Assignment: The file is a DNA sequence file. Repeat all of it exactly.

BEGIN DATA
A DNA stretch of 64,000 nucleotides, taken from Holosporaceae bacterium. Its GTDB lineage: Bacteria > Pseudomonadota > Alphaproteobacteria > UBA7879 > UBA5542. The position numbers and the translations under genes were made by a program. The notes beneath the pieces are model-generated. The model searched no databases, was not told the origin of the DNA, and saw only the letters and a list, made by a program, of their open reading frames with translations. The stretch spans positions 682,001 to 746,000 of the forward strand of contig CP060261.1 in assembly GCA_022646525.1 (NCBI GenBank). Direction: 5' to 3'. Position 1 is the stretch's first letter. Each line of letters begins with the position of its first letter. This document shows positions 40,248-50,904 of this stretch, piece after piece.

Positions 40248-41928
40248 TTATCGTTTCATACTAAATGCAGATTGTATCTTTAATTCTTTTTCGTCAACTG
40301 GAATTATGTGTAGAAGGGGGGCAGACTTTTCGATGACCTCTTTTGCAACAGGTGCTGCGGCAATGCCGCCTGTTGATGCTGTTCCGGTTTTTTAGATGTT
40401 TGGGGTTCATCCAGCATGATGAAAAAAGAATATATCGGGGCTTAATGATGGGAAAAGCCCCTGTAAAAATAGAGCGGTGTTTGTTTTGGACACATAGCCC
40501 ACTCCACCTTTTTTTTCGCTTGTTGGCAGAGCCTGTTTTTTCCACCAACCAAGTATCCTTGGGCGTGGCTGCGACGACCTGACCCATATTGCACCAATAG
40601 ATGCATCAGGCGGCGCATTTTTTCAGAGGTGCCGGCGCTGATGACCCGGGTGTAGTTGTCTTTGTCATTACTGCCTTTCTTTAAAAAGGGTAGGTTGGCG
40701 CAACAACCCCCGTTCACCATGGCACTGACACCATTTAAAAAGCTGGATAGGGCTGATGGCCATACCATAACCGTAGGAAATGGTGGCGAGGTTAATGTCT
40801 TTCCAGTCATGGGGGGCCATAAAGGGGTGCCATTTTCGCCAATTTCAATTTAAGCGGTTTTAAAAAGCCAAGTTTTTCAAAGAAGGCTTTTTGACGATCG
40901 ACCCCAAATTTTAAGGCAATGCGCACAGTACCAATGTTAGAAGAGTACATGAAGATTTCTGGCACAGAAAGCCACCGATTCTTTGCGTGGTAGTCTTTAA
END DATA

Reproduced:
A DNA stretch of 64,000 nucleotides, taken from Holosporaceae bacterium. Its GTDB lineage: Bacteria > Pseudomonadota > Alphaproteobacteria > UBA7879 > UBA5542. The position numbers and the translations under genes were made by a program. The notes beneath the pieces are model-generated. The model searched no databases, was not told the origin of the DNA, and saw only the letters and a list, made by a program, of their open reading frames with translations. The stretch spans positions 682,001 to 746,000 of the forward strand of contig CP060261.1 in assembly GCA_022646525.1 (NCBI GenBank). Direction: 5' to 3'. Position 1 is the stretch's first letter. Each line of letters begins with the position of its first letter. This document shows positions 40,248-50,904 of this stretch, piece after piece.

Positions 40248-41928
40248 TTATCGTTTCATACTAAATGCAGATTGTATCTTTAATTCTTTTTCGTCAACTG
40301 GAATTATGTGTAGAAGGGGGGCAGACTTTTCGATGACCTCTTTTGCAACAGGTGCTGCGGCAATGCCGCCTGTTGATGCTGTTCCGGTTTTTTAGATGTT
40401 TGGGGTTCATCCAGCATGATGAAAAAAGAATATATCGGGGCTTAATGATGGGAAAAGCCCCTGTAAAAATAGAGCGGTGTTTGTTTTGGACACATAGCCC
40501 ACTCCACCTTTTTTTTCGCTTGTTGGCAGAGCCTGTTTTTTCCACCAACCAAGTATCCTTGGGCGTGGCTGCGACGACCTGACCCATATTGCACCAATAG
40601 ATGCATCAGGCGGCGCATTTTTTCAGAGGTGCCGGCGCTGATGACCCGGGTGTAGTTGTCTTTGTCATTACTGCCTTTCTTTAAAAAGGGTAGGTTGGCG
40701 CAACAACCCCCGTTCACCATGGCACTGACACCATTTAAAAAGCTGGATAGGGCTGATGGCCATACCATAACCGTAGGAAATGGTGGCGAGGTTAATGTCT
40801 TTCCAGTCATGGGGGGCCATAAAGGGGTGCCATTTTCGCCAATTTCAATTTAAGCGGTTTTAAAAAGCCAAGTTTTTCAAAGAAGGCTTTTTGACGATCG
40901 ACCCCAAATTTTAAGGCAATGCGCACAGTACCAATGTTAGAAGAGTACATGAAGATTTCTGGCACAGAAAGCCACCGATTCTTTGCGTGGTAGTCTTTAA